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An elevator incident that almost eclipses Solange-gate! Pat O'Brien claims in his memoir I'll Be Right Back After This that Angelina Jolie once told him in an elevator that she was "really horny" and on a manhunt after splitting from Billy Bob Thornton in 2002. In a snippet of the tell-all, obtained by the Daily Mail, the former Access Hollywood host claims the elevator run-in with Jolie occurred over a decade ago at Beverly Hills hotel L'Ermitage. "I said, 'What's up baby?'” O'Brien recalled of bumping into [...] »
A24, in conjunction with director Matt Shakman, the film's producers and in partnership with Directv, announced today that they have acquired all Us rights to Matt Shakman's directorial debut Cut Bank. The film had a successful Us premiere at the 2014 Los Angeles Film Festival and will next make its International debut at the 2014 Toronto International Film Festival.
Written by Roberto Patino, Cut Bank is an exciting modern-day thriller with an incredible ensemble cast that includes Liam Hemsworth, John Malkovich, Billy Bob Thornton, Bruce Dern, Teresa Palmer, Oliver Platt, and Michael Stuhlbarg.
Says Matt Shakman,
"I'm thrilled to team up with A24. Their smart, eclectic taste is inspiring. And their passion and plan for the film felt like the ideal way to bring it to the world. It's been a tremendously exciting journey with the best group of collaborators possible-from a brilliant script by Roberto Patino, to the incredible support »
A24, in conjunction with director Matt Shakman, the film’s producers and in partnership with Directv, announced today that they have acquired all Us rights to Matt Shakman’s directorial debut Cut Bank. The film had a successful Us premiere at the 2014 Los Angeles Film Festival and will next make its International debut at the 2014 Toronto International Film Festival.
Written by Robert Patino, Cut Bank is an exciting modern-day thriller with a cast that includes Liam Hemsworth, John Malkovich, Billy Bob Thorton, Bruce Dern, Teresa Palmer, Michael Stuhlbarg, and Oliver Platt.
Dwayne McLaren (Liam Hemsworth) a high school star athlete recently turned auto mechanic, dreams of getting out of his tiny Montana town and whisking his pageant-hopeful girlfriend, Cassandra (Teresa Palmer), away to the big city. But his plan sets in motion a deadly series of events and thrusts him into a police investigation headed by Sheriff Vogel (John Malkovich »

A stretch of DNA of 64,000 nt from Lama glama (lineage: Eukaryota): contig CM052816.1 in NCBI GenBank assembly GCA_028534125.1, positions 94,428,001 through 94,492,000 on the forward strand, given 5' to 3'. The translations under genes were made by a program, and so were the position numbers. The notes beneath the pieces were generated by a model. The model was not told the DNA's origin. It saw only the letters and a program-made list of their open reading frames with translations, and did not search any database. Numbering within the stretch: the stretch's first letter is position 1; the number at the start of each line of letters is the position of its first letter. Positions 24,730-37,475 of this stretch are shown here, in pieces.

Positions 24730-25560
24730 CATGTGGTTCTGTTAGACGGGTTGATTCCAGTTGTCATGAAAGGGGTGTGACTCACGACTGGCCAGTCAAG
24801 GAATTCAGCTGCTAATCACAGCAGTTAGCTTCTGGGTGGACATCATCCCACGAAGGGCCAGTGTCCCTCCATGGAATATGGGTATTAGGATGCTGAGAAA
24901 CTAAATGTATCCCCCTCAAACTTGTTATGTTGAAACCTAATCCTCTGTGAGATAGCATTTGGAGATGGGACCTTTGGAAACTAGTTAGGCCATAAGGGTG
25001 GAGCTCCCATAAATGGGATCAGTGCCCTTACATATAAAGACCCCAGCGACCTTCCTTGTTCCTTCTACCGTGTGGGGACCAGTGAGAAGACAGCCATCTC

- Michelle McCue
Liam Hemsworth thriller Cut Bank has been acquired by A24 and DirecTV for U.S. distribution ahead of its Toronto International Film Festival debut, the companies announced today. Matt Shakman makes his directorial debut with the pic about a former high school star athlete turned mechanic (Hemsworth) whose plan to escape his small Montana town with his girlfriend (Teresa Palmer) leads to a deadly series of events. John Malkovich, Billy Bob Thornton, Bruce Dern, Michael Stuhlbarg, and Oliver Platt also star in the Roberto Patino-scripted film that premiered this summer at the La Film Fest. Financing came via Kilburn Media and the Edmonton Economic Development Corporation. Laura Rister, Edward Zwick, Mickey Barold, Mark Manuel, Ted O’Neal, and Dan Cohen are producers. Entertainment One Films International is distributing in Canada and selling international rights.
- The Deadline Team
“Cut Bank” will screen Sept. 10 at the Toronto Intl. Film Festival in the Contemporary World Cinema program. A24 plans a 2015 release in collaboration with DirecTV.
John Malkovich, Billy Bob Thornton, Bruce Dern, Teresa Palmer, Michael Stuhlbarg and Oliver Platt also star. Matt Shakman directed from Roberto Patino’s screenplay about an athlete-turned-auto mechanic who dreams of getting out of Cut Bank, Montana and discovers a murder.
Armie Hammer had initially been attached to play the role. Hemsworth came on board just before shooting started last year in Edmonton.
- Dave McNary
When it comes to analyzing awards, the Emmys are the hardest to gauge. The Academy Awards have the luxury of looking to Guild Awards or BAFTAs, which share a voting body with the Academy, but the Emmys noms are determined by a panel of unknown—and unpredictable—judges, before going to the voting body. Still, Variety’s Debra Birnbaum and Jenelle Riley take their best guess at who will bring home the gold Monday night.
Supporting Actor in a Drama
Jenelle: In a category of stellar turns, it’s really a three-man race between previous winners Aaron Paul for the final season of “Breaking Bad,” and Peter Dinklage for “Game of Thrones” and three-time Emmy nominee Jon Voight of “Ray Donovan.” Dinklage submitted a showy episode where he gets a great speech, demanding a trial by combat. Voight is beloved and considered the best thing about the Showtime drama. Still, »
- Debra Birnbaum and Jenelle Riley
Another print icon bites the dust.
Leonard Maltin’s 2015 Movie Guide will be the final edition of this film lovers’ guide, which started in 1969 under the title TV Movies. But in recent years, the annual guide, which now numbers 1,611 pages and features nearly 16,000 capsule movie reviews, has become a victim of the changing times and the way information is consumed by a new generation. The new edition, which comes out Sept. 2, is the last, bad news for many industry-ites and film lovers who used it religiously.